Zipse said that the fall in sales in Germany was less than that for the total market, meaning market share had increased, and said that sales in April, the first month of the new quarter, had been “significantly better.”
BMW net profit rose to €2.83 billion ($3.42 billion) from €574 million in the year-earlier period. Revenues rose 15 percent to €26.78 billion. Per-vehicle profitability, defined as operating result on sales, reached 9.8 percent, a big increase from 1.3 percent in the year-earlier quarter and within the company’s long-term target range.
Chief Financial Officer Nicolas Peter said that the company had not lost any production due to the shortage of semiconductors — the silicon chips that enable many of the electronic functions in today’s vehicles — that has affected the auto industry worldwide.

 


Europe’s consumers face rising prices but the ECB is unfazed

Europe’s consumers face rising prices but the ECB is unfazed
Lockdowns have deprived well-off consumers in Europe and elsewhere of the opportunities to spend their cash. (AFP/File)
Updated 08 May 2021

Europe’s consumers face rising prices but the ECB is unfazed

Europe’s consumers face rising prices but the ECB is unfazed
  • Many firms eye scope to raise prices; European consumers in buoyant mood
  • Even after stripping out energy, eurozone producer prices in March recorded a year-on-year increase of 2.3 percent, nearly double the gains seen in February

LONDON: Europe’s consumers will feel the hit from price rises this year as companies seek to recoup revenues and cover pandemic-related costs. But for now, this is inflation the European Central Bank believes it can live with.

Over the past year, the fallout from COVID-19 has contorted both the demand and supply sides of the global economy, creating bottlenecks in supply chains, havoc in freight markets and a rally in raw materials from corn to copper.
Lockdowns, meanwhile, have deprived well-off consumers in Europe and elsewhere of the opportunities to spend their cash, creating record levels of savings and a window of opportunity for companies to push through price increases.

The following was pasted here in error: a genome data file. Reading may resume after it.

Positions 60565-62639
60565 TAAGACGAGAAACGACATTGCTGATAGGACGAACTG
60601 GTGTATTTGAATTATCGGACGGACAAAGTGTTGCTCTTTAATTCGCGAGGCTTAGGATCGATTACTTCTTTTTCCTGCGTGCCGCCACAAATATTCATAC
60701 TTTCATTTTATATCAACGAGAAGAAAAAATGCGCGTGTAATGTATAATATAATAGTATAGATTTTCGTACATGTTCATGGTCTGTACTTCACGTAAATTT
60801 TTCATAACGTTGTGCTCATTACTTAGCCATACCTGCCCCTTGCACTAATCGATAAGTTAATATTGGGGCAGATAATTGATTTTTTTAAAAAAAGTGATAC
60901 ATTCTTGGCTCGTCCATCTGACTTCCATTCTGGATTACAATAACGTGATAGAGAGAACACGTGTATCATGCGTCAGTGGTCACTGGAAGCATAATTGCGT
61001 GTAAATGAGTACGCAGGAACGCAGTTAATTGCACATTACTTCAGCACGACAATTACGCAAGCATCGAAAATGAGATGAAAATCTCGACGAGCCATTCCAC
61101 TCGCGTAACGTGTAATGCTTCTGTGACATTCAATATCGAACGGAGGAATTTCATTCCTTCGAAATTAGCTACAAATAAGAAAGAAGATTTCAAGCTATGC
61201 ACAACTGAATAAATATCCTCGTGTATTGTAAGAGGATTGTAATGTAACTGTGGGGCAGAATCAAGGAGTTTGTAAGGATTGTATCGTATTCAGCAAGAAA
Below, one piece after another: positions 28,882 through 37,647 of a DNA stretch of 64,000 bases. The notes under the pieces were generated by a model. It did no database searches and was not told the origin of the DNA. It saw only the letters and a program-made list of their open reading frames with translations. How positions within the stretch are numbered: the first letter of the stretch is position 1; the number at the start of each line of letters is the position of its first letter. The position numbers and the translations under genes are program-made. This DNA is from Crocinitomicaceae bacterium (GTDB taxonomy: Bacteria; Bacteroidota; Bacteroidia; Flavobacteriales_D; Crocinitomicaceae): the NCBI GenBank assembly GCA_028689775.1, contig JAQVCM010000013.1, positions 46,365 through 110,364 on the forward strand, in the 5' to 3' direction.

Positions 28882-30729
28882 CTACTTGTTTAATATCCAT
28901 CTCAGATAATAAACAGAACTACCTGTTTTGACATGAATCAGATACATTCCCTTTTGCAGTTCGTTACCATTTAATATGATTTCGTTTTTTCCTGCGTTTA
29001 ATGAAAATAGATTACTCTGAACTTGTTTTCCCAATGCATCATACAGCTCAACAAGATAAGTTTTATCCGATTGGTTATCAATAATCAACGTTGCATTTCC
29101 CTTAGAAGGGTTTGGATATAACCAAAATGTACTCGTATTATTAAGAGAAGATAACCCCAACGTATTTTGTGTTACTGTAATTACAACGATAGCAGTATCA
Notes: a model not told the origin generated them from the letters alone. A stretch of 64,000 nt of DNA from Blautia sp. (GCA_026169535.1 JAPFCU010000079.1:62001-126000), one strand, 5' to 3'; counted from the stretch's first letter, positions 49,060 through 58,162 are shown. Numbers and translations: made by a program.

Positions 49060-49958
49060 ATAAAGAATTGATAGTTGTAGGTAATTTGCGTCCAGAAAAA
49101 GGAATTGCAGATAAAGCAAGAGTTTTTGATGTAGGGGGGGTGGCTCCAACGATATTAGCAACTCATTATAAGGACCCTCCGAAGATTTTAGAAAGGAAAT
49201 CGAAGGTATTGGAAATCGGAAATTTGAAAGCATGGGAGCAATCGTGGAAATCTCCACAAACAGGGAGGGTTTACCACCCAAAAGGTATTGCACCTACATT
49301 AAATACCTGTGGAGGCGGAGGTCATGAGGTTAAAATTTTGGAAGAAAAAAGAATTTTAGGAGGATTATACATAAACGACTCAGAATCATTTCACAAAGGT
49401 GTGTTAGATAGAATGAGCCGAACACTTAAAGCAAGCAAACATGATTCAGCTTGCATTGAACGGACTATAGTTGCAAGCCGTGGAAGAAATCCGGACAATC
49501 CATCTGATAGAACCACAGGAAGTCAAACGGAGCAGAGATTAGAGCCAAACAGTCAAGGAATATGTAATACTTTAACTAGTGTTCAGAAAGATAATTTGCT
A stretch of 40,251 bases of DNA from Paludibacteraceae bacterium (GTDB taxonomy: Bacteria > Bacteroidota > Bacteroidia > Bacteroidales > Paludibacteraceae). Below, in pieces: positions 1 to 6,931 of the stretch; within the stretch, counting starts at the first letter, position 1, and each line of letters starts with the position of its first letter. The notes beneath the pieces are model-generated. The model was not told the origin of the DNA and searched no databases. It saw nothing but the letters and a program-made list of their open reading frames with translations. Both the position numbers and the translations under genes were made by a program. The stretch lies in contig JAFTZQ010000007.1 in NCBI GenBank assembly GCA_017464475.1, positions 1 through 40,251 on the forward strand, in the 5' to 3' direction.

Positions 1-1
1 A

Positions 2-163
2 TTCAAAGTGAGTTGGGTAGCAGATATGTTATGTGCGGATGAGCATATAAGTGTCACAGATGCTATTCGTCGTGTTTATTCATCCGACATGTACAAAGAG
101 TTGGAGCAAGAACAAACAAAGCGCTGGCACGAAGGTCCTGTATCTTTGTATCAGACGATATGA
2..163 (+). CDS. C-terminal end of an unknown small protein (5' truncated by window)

While US inflation fears mount in the wake of President Joe Biden’s massive stimulus plans — prompting Treasury Secretary Janet Yellen to clarify this week that she sees no problem brewing — things look different in a European economy still weighed down by coronavirus restrictions.
On the surface, there is a perfect storm for price pressures to keep building as the region finally enters a recovery.
Even after stripping out energy, eurozone producer prices in March recorded a year-on-year increase of 2.3 percent, nearly double the gains seen in February. Typically, price rises at factory gates end up being passed onto consumers.
Moreover, those same consumers look more than ready to spend. Eurozone retail sales were up 2.7 percent month-on-month in March, a 12 percent surge from a year ago.
This could be music to the ears of companies whose revenue or profit has been hit by the pandemic fallout in the shape of travel restrictions, supply chain bottlenecks or global shortages of components such as semiconductors.
Germany’s Lufthansa signaled that despite competition from low-cost rivals, it and other airlines would no longer offer the kind of discounts that were common before the pandemic ravaged the industry.
“Early bookers may get good deals. But in the medium term there will be very disciplined prices because airlines can ill-afford high rebates and low fares as before,” CEO Carsten Spohr said in a call about first quarter results.
Germany’s BASF, the world’s largest chemicals and plastics maker by sales, said raw materials prices were higher than expected but it lifted its profit outlook because it was confidently passing those costs on to customers.
Other companies in Europe’s manufacturing powerhouse have been equally clear about the scope for price rises.
In the premium auto sector, the argument runs that the chip shortage has hit car production and canceled out excess supply, which might have led to offers to shift stock in the past.
Elsewhere, price rises are planned to pay for investment in the post-pandemic world. Dutch telecoms firm KPN said it was raising retail internet rates by 2.9 percent, a good percentage point above inflation, to pay for network upgrades.
This could be seen as the kind of reflation story told to justify a scaling down of ECB support for the euro economy. But that’s a narrative the bank wants to avoid for now.
Year-on-year inflation stood at 1.6 percent in April, comfortably below its near-2 percent target and it was only in that region because of a 10.3 percent surge in energy prices. Strip that out and core inflation was just 0.8 percent year-on-year, down from 1.0 percent in March.
While the ECB acknowledges that the time could be ripe for manufacturers to pass on higher costs, it believes the impact on consumers will be a one-off and limited.
In a blog last month, its chief economist Philip Lane cited staff estimates that the 38 percent increase in global basic metal prices between June 2020 and January 2021 would only add about 1.5 percent to economy-wide output prices.
A massive 355 percent increase in freight costs from China to the euro area over the same period would in itself lead to just a 0.3 percent rise euro area output prices, he said.